Professor & Canada Research Chair in Innovative Learning and Technology at Royal Roads University

Category: scholarship

AERA 2013 reflections

Posted on May 5th, by George Veletsianos in open, scholarship, work. 5 comments

I was at the annual AERA conference last week, held in San Fransisco, CA. My colleagues and I presented the following research and design work:

Instructor Experiences With a Social Networking Site in a Formal Education Setting: Expectations, Frustrations, Appropriation, and Compartmentalization (Royce Kimmons, George Veletsianos, Karen French) – This paper has recently been published.

What Do Learners and Pedagogical Agents Discuss When Given Opportunities for Open-Ended Dialogue? (George Veletsianos,  Gregory Russell) – This paper is in press. It presents a content analysis of conversations between learners and virtual characters supported by an AI engine.

A First Iteration of a Pedagogical Model for Teaching Computer Science Through Problems (George Veletsianos, Tara Craig, Bradley Beth, Gregory Russell, Calvin Lin) – We have developed an “introduction to computer science” course for high schools that is blended and guided by a problem-based pedagogy. In this presentation, we described our design process and findings after deploying the course in 6 high schools (see project website and other posts on my blog relating to this).

cs_project_engage

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I was happy to see that AERA has finally caught up and sought to integrate technology throughout the conference. Twitter was encouraged and a select few sessions were streamed. Even though there is room to do much more, I appreciate that it is difficult for large organizations to change. I suspect that Chris Greenhow was involved in making this happen in her role as Communications Director of Division C. I am particularly eager for AERA to start thinking more broadly about technology and openness though… a lot of people are.

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While at San Fransisco, I took half a day to visit Stanford University. My friend and colleague Amy Collier invited me to spend some time with the Lytics Lab, and I am glad I did. I enjoyed hearing everyone talk about their projects, but most of all I LOVED the students’ dedication, excitement, and eagerness to help and support each other. On a related note: You might have heard me bemoan the lack of educator participation in recent initiatives. If so, you can probably appreciate the fact that I am excited that the Lytics Lab is an interdisciplinary team of people that includes educators and learning scientists.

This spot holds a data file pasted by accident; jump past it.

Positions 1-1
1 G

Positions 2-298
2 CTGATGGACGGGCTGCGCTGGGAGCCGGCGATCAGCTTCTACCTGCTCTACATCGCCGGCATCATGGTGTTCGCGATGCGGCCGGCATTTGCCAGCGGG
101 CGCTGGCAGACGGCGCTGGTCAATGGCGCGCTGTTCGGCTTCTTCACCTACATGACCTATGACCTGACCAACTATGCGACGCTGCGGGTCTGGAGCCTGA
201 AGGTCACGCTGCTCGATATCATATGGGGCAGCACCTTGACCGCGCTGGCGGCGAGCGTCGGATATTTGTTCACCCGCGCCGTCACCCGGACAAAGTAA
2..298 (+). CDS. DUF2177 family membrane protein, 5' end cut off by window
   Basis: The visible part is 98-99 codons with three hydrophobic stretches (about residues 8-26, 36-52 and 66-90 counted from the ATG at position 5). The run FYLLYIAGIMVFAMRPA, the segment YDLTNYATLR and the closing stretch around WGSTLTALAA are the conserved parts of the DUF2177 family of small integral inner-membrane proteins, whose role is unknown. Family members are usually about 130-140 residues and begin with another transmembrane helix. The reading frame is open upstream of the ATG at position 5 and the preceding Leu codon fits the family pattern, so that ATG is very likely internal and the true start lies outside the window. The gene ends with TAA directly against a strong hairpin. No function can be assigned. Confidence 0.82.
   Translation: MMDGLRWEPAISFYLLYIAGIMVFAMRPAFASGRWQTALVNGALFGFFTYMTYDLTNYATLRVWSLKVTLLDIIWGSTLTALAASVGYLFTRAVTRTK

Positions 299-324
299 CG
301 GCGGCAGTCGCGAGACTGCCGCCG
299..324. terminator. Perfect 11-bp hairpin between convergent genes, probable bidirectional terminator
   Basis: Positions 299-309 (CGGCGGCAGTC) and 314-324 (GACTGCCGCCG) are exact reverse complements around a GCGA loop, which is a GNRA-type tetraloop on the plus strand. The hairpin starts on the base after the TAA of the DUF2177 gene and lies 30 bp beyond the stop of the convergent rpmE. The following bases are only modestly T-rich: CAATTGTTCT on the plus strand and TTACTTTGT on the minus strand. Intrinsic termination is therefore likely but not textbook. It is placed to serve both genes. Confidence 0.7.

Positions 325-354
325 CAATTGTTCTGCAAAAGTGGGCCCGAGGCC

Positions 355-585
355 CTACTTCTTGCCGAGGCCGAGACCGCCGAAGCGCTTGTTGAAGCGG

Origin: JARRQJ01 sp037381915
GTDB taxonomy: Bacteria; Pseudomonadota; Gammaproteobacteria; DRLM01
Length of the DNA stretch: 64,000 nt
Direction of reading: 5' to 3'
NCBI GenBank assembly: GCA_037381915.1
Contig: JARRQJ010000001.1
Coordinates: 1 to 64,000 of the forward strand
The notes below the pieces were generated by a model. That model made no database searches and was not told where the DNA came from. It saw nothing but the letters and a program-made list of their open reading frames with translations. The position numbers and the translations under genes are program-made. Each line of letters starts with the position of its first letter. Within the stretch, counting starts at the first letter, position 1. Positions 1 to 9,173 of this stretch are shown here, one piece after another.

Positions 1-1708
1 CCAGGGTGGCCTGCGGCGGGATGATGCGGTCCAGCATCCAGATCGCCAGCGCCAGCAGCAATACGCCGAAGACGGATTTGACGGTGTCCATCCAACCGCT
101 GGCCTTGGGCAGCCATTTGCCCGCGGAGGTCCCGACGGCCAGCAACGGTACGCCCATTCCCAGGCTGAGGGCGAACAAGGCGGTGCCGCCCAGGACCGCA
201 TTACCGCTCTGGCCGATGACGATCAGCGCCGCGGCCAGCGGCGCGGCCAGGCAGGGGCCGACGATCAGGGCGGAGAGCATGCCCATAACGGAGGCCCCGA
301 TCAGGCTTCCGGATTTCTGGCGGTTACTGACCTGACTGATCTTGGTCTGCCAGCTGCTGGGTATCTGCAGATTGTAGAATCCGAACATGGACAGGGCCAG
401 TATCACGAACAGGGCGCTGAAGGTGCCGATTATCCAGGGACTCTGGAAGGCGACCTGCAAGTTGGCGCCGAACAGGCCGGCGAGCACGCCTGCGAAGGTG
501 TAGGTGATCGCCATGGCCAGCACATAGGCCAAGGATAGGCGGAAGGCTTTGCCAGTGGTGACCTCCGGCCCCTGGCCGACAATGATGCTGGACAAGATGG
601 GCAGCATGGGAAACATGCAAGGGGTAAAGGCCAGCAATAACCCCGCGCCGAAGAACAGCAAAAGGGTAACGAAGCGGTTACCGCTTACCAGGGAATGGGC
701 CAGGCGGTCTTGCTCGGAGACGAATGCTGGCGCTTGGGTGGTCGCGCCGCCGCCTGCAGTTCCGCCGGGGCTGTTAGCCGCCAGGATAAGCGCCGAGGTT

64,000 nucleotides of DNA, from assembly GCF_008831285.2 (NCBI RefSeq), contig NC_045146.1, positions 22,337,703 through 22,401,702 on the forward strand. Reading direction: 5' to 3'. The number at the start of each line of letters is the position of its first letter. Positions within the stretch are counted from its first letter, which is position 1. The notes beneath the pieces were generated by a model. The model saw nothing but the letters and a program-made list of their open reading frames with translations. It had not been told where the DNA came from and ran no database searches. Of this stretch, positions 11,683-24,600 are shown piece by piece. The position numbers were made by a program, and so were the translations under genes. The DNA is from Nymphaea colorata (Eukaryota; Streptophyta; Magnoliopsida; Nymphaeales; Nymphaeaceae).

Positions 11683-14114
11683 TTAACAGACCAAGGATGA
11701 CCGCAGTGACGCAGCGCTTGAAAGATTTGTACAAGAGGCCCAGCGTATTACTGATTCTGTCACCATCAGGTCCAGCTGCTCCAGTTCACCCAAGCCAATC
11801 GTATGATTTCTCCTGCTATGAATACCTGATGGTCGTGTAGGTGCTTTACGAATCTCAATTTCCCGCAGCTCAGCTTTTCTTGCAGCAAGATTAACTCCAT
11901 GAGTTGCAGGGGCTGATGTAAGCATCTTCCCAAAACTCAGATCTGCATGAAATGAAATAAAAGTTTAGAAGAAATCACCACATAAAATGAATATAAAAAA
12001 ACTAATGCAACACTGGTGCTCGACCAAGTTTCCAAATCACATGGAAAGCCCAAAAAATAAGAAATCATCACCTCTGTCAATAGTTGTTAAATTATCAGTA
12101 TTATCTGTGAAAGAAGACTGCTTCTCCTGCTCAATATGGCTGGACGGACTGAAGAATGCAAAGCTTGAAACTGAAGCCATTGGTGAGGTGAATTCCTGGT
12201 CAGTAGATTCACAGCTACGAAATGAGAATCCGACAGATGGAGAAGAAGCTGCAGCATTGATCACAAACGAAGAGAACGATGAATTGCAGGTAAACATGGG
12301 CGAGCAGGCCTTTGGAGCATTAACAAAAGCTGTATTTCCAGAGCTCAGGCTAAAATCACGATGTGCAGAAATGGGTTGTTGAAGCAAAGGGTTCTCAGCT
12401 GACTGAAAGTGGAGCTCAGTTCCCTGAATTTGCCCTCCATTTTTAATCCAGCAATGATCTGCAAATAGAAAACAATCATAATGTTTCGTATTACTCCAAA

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Some of the sessions that I attended were  extraordinary and the presenter’s passion for their work was evident. Some sessions weren’t as great, but I suspect that this is an outcome of the traditional 15 minute talk. Other than that, I had a lot of great experiences at the conference. I can honestly say that I’ll remember this one with fondness for a number of reasons. Not only did I get to celebrate Brendan Calandra’s birthday, but I also got to congratulate my friend Brant Miller for getting one of his photographs on the cover of Nature. Woot!

brant_nature

#et4online notes, thoughts, reflections

Posted on April 15th, by George Veletsianos in emerging technologies, my research, online learning, open, scholarship. 19 comments

I just returned from the 2013 Sloan-C Emerging Technologies for Online Learning conference in Las Vegas. What a fantastic gathering! The value of the conference to me was the numerous great conversations with new friends (Jen Ross, Christopher Brooks, Amy Collier, David Wicks) and old friends (Tanya Joosten, Laura Pasquini). And, as always, I finally met friends and colleagues who I have interacted with online for a while (Mark Lee, Rolin Moe).

* * *

Amy notes that the unconference was fantastic. She is spot on!

I’ve been trying to make sense of the conference and my experiences since I left. My friend and colleague Joel Donna (of 3ring) came to Austin to spend some time with me on Saturday-Monday and the conversations I had at the conference continued with him as well. Here’s what has been on my mind:

1. Three years ago, I used to have conversations with colleagues wherein I was desperately trying to make the case that technology-enhanced pedagogy was a powerful approach to have in our “how to improve education” toolkit. I wouldn’t  be surprised if at times I was called a technology evangelist (any of you that follow my work know that I am not). Nowadays, I am finding myself on the other end of the spectrum – cautioning colleagues about the narrative that education is broken, educational technology is the fix, and for-profit corporations are here to save the day. If Gardner Campbell was here, he would have said, “That is not what I meant at all; That is not it, at all.” What is education for? Who is it for? What does it mean to learn? If education really “is broken,” what exactly is broken? Is the funding structure broken? Are the pedagogies that we use broken? Is instructor preparation broken? Is our understanding of how people learn broken? Is the notion of academic freedom broken? What is broken?

In the world that I inhabit, “broken” refers to educational systems that employ unjust practices, disregard unequal access, promote exploitation, and embrace pedagogies of hopelessness and marginalization. Unfortunately, I suspect that the notion of “broken” that I perceive may be unlike the notion of “broken” that popular narratives embrace.